More people died from drug overdoses in 2020 than have ever been recorded for a single year, according to preliminary data released by the Centers for Disease Control and Prevention on July 14.
The report shows that deaths shot up nearly 30 percent in the United States last year compared with 2019. A combination of problems including difficulty accessing treatment and the economic and emotional fallout from the pandemic likely underlie the dramatic rise, experts say.
“I think it is somewhat in line with what everybody was expecting, given the pandemic and given all the social isolation that happened together with the pandemic,” says Silvia Martins, director of the Substance Use Epidemiology Unit at the Columbia University Mailman School of Public Health.
The number of overdose deaths, which had been climbing steadily for decades, fell slightly in 2018 before beginning to creep back up during 2019. Then COVID-19 arrived. From the early months of the pandemic, researchers saw signs that the crisis was having an impact on substance-use disorders, says Carla Marienfeld, medical director of the Addiction Recovery and Treatment Program at UC San Diego Health.
“With the pandemic we’ve been getting signal after signal after signal that it was getting worse and worse and worse,” she says.
How COVID impacted drug overdoses
Marienfeld and her colleagues kept an eye on drug use and overdose data collected by the government, media reports of rising alcohol sales, and insurance claims for detoxes and other services.
“All of these different pieces of information, taken collectively, were painting a consistent picture,” she says. The CDC’s latest statistics are “a sad confirmation of what we all suspected and knew, both from the numbers that had already been coming out as well as from interacting with patients and talking to them.”
Around the country, people in every community experienced worsening depression and anxiety, financial stress, isolation from friends and family, and often lacked typical access to healthcare.
“We just see the impact of those things on people who struggle with substance use-disorders to be that much more, and unfortunately the consequence is that much more dire when death is a potential outcome,” Marienfeld says.
During the pandemic, outpatient centers and clinics where people could receive medications such as buprenorphine and methadone, which treat opioid addiction, closed. Meanwhile, residential treatment programs had to accept fewer people in order to comply with social distancing measures.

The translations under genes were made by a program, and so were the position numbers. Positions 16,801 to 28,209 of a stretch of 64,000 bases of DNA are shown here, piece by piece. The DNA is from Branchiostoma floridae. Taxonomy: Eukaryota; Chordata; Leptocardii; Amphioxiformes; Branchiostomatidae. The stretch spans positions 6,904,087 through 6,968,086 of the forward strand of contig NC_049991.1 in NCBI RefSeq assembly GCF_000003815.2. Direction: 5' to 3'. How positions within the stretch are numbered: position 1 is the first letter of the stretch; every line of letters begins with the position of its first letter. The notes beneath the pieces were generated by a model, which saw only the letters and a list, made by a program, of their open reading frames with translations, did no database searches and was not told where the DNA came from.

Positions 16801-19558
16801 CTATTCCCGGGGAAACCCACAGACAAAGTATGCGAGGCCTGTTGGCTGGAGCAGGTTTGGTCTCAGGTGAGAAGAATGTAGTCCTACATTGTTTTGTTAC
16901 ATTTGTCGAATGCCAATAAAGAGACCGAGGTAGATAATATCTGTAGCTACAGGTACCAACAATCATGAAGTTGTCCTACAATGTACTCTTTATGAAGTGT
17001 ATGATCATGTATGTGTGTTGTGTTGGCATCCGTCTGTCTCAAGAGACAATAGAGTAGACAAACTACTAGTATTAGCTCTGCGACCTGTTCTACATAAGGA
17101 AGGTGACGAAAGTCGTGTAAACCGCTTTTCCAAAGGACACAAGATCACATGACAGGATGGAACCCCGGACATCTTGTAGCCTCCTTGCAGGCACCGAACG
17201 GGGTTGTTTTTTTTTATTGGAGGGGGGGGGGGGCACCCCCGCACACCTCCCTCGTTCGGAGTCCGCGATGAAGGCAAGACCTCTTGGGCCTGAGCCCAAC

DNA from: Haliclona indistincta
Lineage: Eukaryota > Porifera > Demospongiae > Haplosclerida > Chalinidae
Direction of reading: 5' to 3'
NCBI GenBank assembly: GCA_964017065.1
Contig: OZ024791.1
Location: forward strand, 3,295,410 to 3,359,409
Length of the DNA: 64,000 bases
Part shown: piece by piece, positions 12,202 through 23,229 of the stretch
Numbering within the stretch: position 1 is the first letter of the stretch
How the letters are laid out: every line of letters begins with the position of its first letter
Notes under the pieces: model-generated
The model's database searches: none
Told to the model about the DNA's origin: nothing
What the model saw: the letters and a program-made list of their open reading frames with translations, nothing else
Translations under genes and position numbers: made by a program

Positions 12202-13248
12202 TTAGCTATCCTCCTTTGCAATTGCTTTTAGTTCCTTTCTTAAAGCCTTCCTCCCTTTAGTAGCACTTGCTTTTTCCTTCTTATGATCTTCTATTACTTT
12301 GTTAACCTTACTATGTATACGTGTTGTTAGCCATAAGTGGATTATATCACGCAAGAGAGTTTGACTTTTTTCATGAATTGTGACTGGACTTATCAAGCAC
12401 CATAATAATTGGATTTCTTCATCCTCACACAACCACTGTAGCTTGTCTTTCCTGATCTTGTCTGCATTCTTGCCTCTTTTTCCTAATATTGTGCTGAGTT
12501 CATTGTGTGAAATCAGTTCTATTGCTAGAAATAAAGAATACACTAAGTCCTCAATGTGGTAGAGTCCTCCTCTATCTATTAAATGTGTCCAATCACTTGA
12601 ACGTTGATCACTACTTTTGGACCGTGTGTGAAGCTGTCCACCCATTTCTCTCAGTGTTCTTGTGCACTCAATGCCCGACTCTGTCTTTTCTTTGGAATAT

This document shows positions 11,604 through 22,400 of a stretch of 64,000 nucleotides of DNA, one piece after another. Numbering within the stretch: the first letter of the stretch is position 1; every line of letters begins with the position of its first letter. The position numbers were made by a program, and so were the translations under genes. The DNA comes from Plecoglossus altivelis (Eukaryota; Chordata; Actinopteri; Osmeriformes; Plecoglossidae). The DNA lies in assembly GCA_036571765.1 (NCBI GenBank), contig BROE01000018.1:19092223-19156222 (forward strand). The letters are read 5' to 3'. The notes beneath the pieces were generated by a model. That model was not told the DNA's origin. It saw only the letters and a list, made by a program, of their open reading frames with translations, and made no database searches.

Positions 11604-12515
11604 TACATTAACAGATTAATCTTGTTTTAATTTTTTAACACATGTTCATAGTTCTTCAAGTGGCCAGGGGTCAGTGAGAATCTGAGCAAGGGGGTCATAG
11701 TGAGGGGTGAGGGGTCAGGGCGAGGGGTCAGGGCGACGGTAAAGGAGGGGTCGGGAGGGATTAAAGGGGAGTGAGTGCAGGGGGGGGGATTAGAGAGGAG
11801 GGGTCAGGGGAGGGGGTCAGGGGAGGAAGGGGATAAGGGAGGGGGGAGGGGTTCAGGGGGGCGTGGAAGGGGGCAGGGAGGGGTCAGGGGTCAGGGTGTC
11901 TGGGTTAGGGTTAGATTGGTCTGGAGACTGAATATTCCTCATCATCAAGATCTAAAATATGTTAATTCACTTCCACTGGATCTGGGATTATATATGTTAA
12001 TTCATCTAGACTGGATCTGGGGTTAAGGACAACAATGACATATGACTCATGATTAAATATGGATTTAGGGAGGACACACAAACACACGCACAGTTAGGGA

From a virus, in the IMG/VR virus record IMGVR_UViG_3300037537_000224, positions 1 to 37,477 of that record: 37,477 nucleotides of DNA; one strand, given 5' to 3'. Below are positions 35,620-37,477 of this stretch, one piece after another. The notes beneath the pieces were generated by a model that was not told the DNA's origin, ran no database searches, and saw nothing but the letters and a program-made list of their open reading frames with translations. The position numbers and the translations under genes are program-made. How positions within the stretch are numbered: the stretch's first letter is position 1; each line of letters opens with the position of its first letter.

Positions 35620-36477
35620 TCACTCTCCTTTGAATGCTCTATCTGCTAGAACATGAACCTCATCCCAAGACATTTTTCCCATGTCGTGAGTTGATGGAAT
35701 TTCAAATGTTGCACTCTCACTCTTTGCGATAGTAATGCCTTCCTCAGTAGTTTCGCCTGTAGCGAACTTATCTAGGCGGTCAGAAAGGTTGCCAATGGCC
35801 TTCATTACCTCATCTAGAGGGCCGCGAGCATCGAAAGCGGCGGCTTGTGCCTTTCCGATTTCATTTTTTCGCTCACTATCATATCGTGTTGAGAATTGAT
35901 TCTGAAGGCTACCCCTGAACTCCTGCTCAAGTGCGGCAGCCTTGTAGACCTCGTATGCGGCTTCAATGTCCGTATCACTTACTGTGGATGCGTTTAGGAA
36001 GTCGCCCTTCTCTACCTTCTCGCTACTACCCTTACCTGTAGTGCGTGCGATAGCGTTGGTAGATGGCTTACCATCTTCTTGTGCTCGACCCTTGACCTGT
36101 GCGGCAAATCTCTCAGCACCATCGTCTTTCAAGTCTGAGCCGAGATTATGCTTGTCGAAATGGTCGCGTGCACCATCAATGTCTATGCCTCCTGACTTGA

Lockdowns also disrupted supply chains and made it harder for people to get drugs. As time passed, this led to diminished tolerance, potentially leaving them more vulnerable to overdosing later on. People were also more likely to use drugs alone, which meant that if they did overdose there was nobody to call for help or to administer the emergency medication naloxone (often known by the brand name Narcan), which reverses opioid overdoses.
“I have a number of patients who are like, ‘I would never use [naloxone] on myself if I was overdosing, I wouldn’t really be able to,’” says Marienfeld. “But many, many of them have used it on friends or people they were around.”
Beyond the pandemic
The pandemic wasn’t the only reason that overdose deaths soared in 2020. Fentanyls, an incredibly potent class of opioids that have become increasingly common in recent years and are often mixed with other drugs, likely also played a role, The New York Times reported.
The new data from the CDC reveal that more than 93,000 deadly overdoses were reported in 2020, a 29.4 percent increase over the roughly 72,000 deaths estimated for 2019. Opioids were responsible for nearly three-quarters of the deaths, although fatalities related to cocaine and methamphetamine rose as well.
One crucial step that regulators did take in response to the pandemic was to temporarily relax rules that required people dealing with addiction to visit clinics in person to pick up or be prescribed controlled substances. These policies have been “a game changer” for people who live in rural areas or have limited access to transportation, Marienfeld says. Allowing the virtual visits to continue after the pandemic has ebbed could have a dramatic impact on populations that are otherwise difficult for physicians to reach.
The United States now has more than a year of experience in combating COVID-19. However, although the pandemic may have entered a new phase, reversing the trend of overdose deaths remains a complex undertaking.
“You have to tackle it from multiple angles: You have to have the prevention side, you have to have the acute management side, you have to have the public support piece, you have to have the long-term recovery game in mind,” Marienfeld says. “All of those things are important contributors and did result in some gains prior to the pandemic.”
Even with telemedicine, barriers to treatment remain, ranging from poor internet access to the limited number of specialists who can prescribe buprenorphine, Martins says. What’s more, the pandemic could have a lingering influence on substance-use disorders, particularly in communities where virulent variants of the virus are more prevalent and vaccination rates continue to lag.
“We might see improvements in some states but not in others,” Martins says.
Many people are still dealing with stress and grief from losing loved ones, jobs, and housing, among other things, as a consequence of COVID-19, and some of them may use drugs to help them cope. Despite support from measures like the Biden administration’s American Rescue Plan, Martins says, these stressors will be around for some time yet.
“That’s why it’s still too early for us to know what’s going to happen,” she says. “But I’m hopeful that with some of these new policies and some of the new investments like that, we’ll see things change at least in some areas.”